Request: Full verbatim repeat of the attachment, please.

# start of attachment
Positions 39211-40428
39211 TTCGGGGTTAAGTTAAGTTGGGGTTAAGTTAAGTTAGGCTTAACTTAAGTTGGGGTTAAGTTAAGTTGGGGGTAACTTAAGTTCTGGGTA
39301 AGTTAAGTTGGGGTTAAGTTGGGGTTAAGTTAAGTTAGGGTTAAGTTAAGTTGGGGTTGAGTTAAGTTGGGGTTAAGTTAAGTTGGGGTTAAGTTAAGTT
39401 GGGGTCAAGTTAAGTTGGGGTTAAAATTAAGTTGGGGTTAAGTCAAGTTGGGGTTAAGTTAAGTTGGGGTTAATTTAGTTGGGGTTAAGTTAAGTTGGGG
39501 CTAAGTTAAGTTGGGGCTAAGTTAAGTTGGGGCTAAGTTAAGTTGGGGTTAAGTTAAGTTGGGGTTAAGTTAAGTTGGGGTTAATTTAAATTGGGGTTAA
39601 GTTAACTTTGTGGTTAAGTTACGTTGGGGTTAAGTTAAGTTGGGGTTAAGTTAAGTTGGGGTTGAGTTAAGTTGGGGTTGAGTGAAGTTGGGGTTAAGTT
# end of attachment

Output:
Positions 39211-40428
39211 TTCGGGGTTAAGTTAAGTTGGGGTTAAGTTAAGTTAGGCTTAACTTAAGTTGGGGTTAAGTTAAGTTGGGGGTAACTTAAGTTCTGGGTA
39301 AGTTAAGTTGGGGTTAAGTTGGGGTTAAGTTAAGTTAGGGTTAAGTTAAGTTGGGGTTGAGTTAAGTTGGGGTTAAGTTAAGTTGGGGTTAAGTTAAGTT
39401 GGGGTCAAGTTAAGTTGGGGTTAAAATTAAGTTGGGGTTAAGTCAAGTTGGGGTTAAGTTAAGTTGGGGTTAATTTAGTTGGGGTTAAGTTAAGTTGGGG
39501 CTAAGTTAAGTTGGGGCTAAGTTAAGTTGGGGCTAAGTTAAGTTGGGGTTAAGTTAAGTTGGGGTTAAGTTAAGTTGGGGTTAATTTAAATTGGGGTTAA
39601 GTTAACTTTGTGGTTAAGTTACGTTGGGGTTAAGTTAAGTTGGGGTTAAGTTAAGTTGGGGTTGAGTTAAGTTGGGGTTGAGTGAAGTTGGGGTTAAGTT